But anyone who thinks the situation can tread water over the long run is making a mistake, and a big one. What’s been happening in the last few days can get much worse — even if things calm down momentarily. Don’t be fooled for a moment, because the enormous internal pressure will still be there, the combustible fumes in the air won’t diminish and if we don’t learn to lessen them the situation will get much worse.

The pinko in question would be Yuval Diskin, the director of Israel’s Shin Bet from 2005 to 2011. Further proof that being outside of government is conducive to honesty — especially when the government in question is overseen by someone like Netanyahu.

Guest Post: Self-Defence, Collateral Damage and Precautions in Attack

by Ian Henderson and Bryan Cavanagh

[Ian Henderson is a group captain in the Royal Australian Air Force and is currently posted as the Director Military Law Centre and Deputy-Director Asia-Pacific Centre for Military Law. Bryan Cavanagh is a squadron leader in the Royal Australian Air Force and is currently posted as a legal training officer at the Military Law Centre and Asia-Pacific Centre for Military Law. This note was written in their personal capacities and does not necessarily represent the views of the Australian Government or the Australian Department of Defence. This is the second in a four-part series and the first post can be found here along with a response here.]

This is the second in a series of four posts that address the relationship between self-defence and LOAC. Yesterday we looked at when self-defence does and does not apply during a period of armed conflict. Today we discuss whether it is lawful under the criminal law concept of self-defence to cause incidental injury (aka, collateral damage) and whether self-defence imposes requirements similar to the ‘precautions in attack’ under article 57of Additional Protocol I (API).

Killing and injuring people that are not the object of the attack

Under the Law of Armed Conflict (LOAC), the rules relating to collateral damage are fairly easy to state – but difficult to apply. LOAC permits expected incidental loss of civilian life and injury to civilians (collateral damage), provided that the collateral damage is not excessive in relation to the military advantage anticipated to be gained from the attack. What then is the law relating to causing collateral damage when acting in self-defence?

A response in self-defence must be reasonable – so the question becomes – when (if ever) is it reasonable to kill or injure people who are not attacking you when responding to those who are? We had some difficulty in tracking down authority on point — in fact we could not find any reported Australian case law that addressed the issue — but domestic law of the US does. Case law in the US has held that while acting in self-defence can excuse injury or even death to a bystander in certain circumstances (eg, when not acting carelessly), self-defence does not excuse knowingly or recklessly injuring or killing a bystander (see Henwood v People, 54 Colo 188 (1913) [8]). Our conclusion is that it is highly likely that reasonableness under the law of self-defence imposes a higher standard of care on a military member than LOAC to avoid causing any injury or death to civilians. In other words, where a person acts ‘lawfully’ in self-defence, self-defence would operate as a successful defence to a charge relating to injuring or killing the attacker but not to a charge relating to injuring or killing a bystander.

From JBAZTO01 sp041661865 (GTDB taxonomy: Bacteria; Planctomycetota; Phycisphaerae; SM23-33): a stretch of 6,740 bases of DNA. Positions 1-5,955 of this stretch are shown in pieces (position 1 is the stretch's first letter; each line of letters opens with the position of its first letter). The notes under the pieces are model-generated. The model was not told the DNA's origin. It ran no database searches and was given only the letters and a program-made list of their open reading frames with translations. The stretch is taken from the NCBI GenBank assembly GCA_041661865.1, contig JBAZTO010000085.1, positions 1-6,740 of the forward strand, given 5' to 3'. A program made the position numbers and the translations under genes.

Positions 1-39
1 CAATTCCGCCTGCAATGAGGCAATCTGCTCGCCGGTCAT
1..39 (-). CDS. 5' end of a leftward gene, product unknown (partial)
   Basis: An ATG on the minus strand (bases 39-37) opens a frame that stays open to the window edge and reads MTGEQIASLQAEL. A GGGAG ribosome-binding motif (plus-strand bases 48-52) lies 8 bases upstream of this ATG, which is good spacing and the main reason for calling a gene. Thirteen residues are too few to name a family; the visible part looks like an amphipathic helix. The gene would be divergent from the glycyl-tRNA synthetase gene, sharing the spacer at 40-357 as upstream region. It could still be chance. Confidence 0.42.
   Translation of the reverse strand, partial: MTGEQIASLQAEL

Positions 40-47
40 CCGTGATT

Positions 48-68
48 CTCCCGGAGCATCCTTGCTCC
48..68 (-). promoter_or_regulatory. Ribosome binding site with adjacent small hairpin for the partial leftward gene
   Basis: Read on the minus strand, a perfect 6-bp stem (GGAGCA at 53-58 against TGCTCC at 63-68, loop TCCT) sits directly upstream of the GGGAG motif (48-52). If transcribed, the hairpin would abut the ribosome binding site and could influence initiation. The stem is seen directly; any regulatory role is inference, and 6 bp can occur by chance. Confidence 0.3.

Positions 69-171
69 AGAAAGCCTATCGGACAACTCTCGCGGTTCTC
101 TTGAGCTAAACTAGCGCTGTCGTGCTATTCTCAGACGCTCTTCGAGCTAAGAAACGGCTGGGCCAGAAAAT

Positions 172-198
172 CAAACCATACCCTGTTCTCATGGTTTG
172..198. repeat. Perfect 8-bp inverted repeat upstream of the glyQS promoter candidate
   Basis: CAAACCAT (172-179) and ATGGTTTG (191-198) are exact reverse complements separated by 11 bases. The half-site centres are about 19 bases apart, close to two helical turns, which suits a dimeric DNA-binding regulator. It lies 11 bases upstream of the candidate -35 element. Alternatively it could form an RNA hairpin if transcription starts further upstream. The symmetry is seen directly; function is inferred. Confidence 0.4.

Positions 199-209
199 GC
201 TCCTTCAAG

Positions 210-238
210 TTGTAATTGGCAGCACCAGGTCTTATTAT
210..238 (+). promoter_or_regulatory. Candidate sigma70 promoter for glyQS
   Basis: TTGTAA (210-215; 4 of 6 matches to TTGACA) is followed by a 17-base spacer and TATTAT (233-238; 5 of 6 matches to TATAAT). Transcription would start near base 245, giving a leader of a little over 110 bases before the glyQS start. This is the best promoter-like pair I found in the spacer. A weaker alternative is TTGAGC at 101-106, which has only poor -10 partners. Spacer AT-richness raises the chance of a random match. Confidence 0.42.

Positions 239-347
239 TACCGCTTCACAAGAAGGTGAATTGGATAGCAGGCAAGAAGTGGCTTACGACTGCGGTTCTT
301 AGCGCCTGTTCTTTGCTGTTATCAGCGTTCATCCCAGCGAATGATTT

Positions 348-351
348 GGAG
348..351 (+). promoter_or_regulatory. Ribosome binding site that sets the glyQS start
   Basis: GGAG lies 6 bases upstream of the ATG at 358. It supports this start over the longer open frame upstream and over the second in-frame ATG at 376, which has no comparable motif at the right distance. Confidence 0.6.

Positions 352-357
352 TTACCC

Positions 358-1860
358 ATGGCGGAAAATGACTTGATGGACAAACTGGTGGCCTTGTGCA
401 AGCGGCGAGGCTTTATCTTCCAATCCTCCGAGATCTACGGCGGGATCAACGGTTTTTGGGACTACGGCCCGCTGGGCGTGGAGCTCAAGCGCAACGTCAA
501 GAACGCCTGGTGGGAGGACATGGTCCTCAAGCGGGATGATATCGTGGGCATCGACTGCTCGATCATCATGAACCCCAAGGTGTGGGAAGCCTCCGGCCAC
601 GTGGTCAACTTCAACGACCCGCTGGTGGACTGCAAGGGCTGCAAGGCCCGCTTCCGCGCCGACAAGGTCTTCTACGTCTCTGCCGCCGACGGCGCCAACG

To remove some confusion around this topic, we spelt out what ‘proportionality’ means under LOAC and self-defence. Proportionality under LOAC is used as a reference to the collateral damage equation mentioned above. Proportionality under self-defence is about the degree of force used in response to a threat. Proportionality under self-defence does not directly address the issue of collateral damage.

Precautions in attack

Article 57 of API sets out a number of precautions applicable to those who plan, decide and execute attacks. For example, they must do everything feasible to verify that the objectives to be attacked are military objectives; take all feasible precautions in the choice of means and methods of attack with a view to avoiding, and in any event to minimizing collateral damage, and to cancel or suspend an attack if it becomes apparent that the objective is not a military one or that the attack may be expected to cause excessive collateral damage.